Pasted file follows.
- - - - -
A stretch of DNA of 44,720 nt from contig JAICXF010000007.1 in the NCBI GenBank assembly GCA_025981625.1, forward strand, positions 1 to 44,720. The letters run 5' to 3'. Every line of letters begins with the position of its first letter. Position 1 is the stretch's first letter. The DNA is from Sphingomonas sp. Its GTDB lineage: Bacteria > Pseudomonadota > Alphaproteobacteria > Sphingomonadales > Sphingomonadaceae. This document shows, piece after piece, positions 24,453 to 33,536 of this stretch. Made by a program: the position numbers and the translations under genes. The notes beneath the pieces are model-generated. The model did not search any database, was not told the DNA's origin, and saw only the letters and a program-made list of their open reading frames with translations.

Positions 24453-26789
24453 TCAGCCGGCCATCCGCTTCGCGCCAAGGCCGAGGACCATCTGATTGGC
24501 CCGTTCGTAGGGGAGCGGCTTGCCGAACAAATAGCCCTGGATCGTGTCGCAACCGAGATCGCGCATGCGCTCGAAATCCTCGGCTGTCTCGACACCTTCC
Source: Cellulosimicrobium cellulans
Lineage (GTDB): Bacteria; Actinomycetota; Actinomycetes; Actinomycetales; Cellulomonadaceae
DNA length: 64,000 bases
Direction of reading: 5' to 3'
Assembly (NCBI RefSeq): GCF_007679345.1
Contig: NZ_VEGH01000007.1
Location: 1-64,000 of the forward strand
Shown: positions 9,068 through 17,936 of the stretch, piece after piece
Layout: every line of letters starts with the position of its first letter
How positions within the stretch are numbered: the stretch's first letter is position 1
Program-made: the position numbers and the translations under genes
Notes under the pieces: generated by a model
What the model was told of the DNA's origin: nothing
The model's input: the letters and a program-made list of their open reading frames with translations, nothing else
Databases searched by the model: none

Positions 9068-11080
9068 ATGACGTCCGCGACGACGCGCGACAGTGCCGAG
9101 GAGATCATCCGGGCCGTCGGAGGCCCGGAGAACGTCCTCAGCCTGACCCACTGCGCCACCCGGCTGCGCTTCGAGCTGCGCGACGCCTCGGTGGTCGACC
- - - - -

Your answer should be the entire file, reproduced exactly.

A stretch of DNA of 44,720 nt from contig JAICXF010000007.1 in the NCBI GenBank assembly GCA_025981625.1, forward strand, positions 1 to 44,720. The letters run 5' to 3'. Every line of letters begins with the position of its first letter. Position 1 is the stretch's first letter. The DNA is from Sphingomonas sp. Its GTDB lineage: Bacteria > Pseudomonadota > Alphaproteobacteria > Sphingomonadales > Sphingomonadaceae. This document shows, piece after piece, positions 24,453 to 33,536 of this stretch. Made by a program: the position numbers and the translations under genes. The notes beneath the pieces are model-generated. The model did not search any database, was not told the DNA's origin, and saw only the letters and a program-made list of their open reading frames with translations.

Positions 24453-26789
24453 TCAGCCGGCCATCCGCTTCGCGCCAAGGCCGAGGACCATCTGATTGGC
24501 CCGTTCGTAGGGGAGCGGCTTGCCGAACAAATAGCCCTGGATCGTGTCGCAACCGAGATCGCGCATGCGCTCGAAATCCTCGGCTGTCTCGACACCTTCC
Source: Cellulosimicrobium cellulans
Lineage (GTDB): Bacteria; Actinomycetota; Actinomycetes; Actinomycetales; Cellulomonadaceae
DNA length: 64,000 bases
Direction of reading: 5' to 3'
Assembly (NCBI RefSeq): GCF_007679345.1
Contig: NZ_VEGH01000007.1
Location: 1-64,000 of the forward strand
Shown: positions 9,068 through 17,936 of the stretch, piece after piece
Layout: every line of letters starts with the position of its first letter
How positions within the stretch are numbered: the stretch's first letter is position 1
Program-made: the position numbers and the translations under genes
Notes under the pieces: generated by a model
What the model was told of the DNA's origin: nothing
The model's input: the letters and a program-made list of their open reading frames with translations, nothing else
Databases searched by the model: none

Positions 9068-11080
9068 ATGACGTCCGCGACGACGCGCGACAGTGCCGAG
9101 GAGATCATCCGGGCCGTCGGAGGCCCGGAGAACGTCCTCAGCCTGACCCACTGCGCCACCCGGCTGCGCTTCGAGCTGCGCGACGCCTCGGTGGTCGACC